Beshear: Kentucky COVID cases may be beginning to fall

FRANKFORT, Ky. — Gov. Andy Beshear began Monday’s COVID-19 briefing by reporting on some good news about the current surge of cases — the first the state has seen in some time.

“It appears that new cases are not only plateauing, but we may be seeing a decrease,” Beshear said. “A decrease in cases, a decrease in the positivity rate, a decrease in folks in the hospital with COVID. That’s the good news.

“The tough news is we’re still seeing far too many deaths, with 85 combined deaths between Saturday, Sunday and today.”

Specifically, the governor noted that cases have fallen to their lowest level in nearly two months. However, he added that current levels are still unsustainable for the state’s health care providers.

To help with the crush of patients, the governor also added that help is coming to some Eastern Kentucky health care centers, including some in Floyd, Knott and Perry counties.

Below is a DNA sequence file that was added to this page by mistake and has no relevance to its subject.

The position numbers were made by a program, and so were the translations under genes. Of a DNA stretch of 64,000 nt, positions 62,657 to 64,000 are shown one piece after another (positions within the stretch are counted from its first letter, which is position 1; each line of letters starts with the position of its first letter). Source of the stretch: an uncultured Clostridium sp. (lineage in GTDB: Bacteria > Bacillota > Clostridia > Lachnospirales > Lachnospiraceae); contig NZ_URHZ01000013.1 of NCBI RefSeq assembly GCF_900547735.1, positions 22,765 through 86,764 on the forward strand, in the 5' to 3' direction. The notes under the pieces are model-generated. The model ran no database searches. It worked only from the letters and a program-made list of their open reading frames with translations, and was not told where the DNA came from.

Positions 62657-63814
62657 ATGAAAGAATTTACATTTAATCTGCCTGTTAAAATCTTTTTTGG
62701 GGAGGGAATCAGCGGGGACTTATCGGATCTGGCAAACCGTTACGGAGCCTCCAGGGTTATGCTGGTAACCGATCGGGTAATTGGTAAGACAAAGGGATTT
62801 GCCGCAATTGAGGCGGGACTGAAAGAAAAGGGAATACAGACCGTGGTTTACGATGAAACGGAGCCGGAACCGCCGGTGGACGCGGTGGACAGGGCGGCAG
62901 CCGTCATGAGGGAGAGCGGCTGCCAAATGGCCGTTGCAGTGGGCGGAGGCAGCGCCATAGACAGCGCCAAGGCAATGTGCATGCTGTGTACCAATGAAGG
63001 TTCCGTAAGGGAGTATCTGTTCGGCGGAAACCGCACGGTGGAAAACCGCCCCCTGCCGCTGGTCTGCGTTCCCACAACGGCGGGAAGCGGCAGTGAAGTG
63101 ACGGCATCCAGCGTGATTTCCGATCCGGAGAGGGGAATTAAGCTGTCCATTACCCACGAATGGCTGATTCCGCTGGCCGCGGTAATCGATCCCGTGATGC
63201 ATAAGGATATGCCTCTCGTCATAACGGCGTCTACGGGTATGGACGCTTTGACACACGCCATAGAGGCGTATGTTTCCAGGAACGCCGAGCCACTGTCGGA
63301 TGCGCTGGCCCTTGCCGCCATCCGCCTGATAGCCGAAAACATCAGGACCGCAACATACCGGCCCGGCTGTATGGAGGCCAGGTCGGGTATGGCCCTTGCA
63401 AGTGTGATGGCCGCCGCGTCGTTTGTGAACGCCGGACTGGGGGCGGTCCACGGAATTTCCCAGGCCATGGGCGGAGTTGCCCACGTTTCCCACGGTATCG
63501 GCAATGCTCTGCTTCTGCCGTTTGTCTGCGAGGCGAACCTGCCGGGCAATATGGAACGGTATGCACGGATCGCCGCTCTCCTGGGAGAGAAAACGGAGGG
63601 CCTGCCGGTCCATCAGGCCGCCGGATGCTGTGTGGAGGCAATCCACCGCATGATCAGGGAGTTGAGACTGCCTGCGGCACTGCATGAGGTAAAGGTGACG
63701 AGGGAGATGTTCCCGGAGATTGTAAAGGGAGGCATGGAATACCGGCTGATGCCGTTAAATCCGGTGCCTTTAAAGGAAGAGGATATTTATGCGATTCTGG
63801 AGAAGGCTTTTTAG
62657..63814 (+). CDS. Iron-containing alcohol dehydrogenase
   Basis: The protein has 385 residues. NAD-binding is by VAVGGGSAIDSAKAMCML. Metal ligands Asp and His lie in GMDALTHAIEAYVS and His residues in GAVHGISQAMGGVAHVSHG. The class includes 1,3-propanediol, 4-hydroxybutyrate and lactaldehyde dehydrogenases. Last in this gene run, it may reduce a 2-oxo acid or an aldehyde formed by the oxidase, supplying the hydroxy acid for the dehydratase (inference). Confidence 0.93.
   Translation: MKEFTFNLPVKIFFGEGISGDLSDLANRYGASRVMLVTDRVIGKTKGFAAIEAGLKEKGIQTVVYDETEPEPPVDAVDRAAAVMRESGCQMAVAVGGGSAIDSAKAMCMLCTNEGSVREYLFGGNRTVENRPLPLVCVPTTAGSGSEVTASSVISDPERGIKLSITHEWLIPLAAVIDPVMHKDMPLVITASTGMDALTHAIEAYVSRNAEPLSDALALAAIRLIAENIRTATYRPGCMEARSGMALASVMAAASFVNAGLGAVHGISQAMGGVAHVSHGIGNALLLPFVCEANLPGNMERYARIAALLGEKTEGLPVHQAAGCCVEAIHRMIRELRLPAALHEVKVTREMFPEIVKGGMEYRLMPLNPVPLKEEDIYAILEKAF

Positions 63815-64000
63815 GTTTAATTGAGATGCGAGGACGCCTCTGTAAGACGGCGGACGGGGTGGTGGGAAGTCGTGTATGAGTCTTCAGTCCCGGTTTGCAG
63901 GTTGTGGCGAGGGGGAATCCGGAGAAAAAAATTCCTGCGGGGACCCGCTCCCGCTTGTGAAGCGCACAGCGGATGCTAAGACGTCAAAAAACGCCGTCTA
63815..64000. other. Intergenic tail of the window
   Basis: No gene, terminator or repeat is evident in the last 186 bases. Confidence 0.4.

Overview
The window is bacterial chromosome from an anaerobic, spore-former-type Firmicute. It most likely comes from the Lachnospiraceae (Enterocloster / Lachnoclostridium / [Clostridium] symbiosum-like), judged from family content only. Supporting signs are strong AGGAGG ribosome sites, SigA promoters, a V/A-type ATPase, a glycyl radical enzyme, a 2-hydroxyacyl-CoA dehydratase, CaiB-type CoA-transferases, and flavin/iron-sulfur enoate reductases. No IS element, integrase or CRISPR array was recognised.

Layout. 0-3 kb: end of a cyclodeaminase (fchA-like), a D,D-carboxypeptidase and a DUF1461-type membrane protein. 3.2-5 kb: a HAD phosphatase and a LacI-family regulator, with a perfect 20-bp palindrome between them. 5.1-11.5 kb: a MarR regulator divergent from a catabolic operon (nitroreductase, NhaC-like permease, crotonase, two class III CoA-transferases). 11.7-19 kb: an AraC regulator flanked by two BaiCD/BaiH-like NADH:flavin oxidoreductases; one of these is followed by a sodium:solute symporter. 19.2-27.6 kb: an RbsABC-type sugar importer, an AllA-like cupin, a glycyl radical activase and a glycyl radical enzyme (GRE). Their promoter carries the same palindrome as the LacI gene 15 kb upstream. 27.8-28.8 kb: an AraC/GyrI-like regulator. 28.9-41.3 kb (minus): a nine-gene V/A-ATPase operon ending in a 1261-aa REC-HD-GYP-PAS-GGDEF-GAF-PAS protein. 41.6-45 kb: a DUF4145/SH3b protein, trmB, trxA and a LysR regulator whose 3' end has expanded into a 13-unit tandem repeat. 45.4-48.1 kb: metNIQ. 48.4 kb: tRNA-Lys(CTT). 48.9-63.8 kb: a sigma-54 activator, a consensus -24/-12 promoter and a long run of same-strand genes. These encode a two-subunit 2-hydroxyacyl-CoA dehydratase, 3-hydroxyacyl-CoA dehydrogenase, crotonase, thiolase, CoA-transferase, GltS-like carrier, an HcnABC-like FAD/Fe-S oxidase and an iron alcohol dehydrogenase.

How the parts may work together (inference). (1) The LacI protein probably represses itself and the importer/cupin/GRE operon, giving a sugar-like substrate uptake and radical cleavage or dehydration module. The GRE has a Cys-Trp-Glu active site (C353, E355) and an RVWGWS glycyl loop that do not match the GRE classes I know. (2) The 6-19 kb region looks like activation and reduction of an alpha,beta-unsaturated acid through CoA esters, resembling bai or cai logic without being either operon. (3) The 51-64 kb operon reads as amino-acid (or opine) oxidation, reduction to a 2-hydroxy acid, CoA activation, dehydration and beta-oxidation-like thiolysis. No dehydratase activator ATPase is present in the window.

“Beginning today, the federal government will be sending teams to assist with monoclonal antibody injections. …” Beshear said. “We’re expecting additional teams for Highlands ARH in Floyd County and the Primary Care Centers of Eastern Kentucky on Sept. 29. Teams will consist of 2-to-4 RNs and/or paramedics.”

The governor also spent some time going over the state’s guidance for who can receive booster shots of the coronavirus vaccines. Those who qualify include:

  • Anyone with a weakened immune system who was vaccinated with the Pfizer or Moderna vaccines more than four weeks ago.
  • Anyone 65 or older who received their second dose of the Pfizer vaccine more than six months ago.
  • Anyone between the ages of 50 and 64 with a medical condition that increases the risk of severe COVID infection, such as diabetes; heart, lung or kidney disease; or obesity.

In addition, anyone who is:

  • living in a group setting
  • between the ages of 18 and 49 with a medical condition increasing the risk of severe COVID infection
  • or between the ages of 18 and 64 and is working in job that presents an increased risk of infection

is allowed to get a booster shot, but should speak with a doctor to weigh the risks and benefits.

There is currently no booster shot available for those who received the Johnson & Johnson vaccine.

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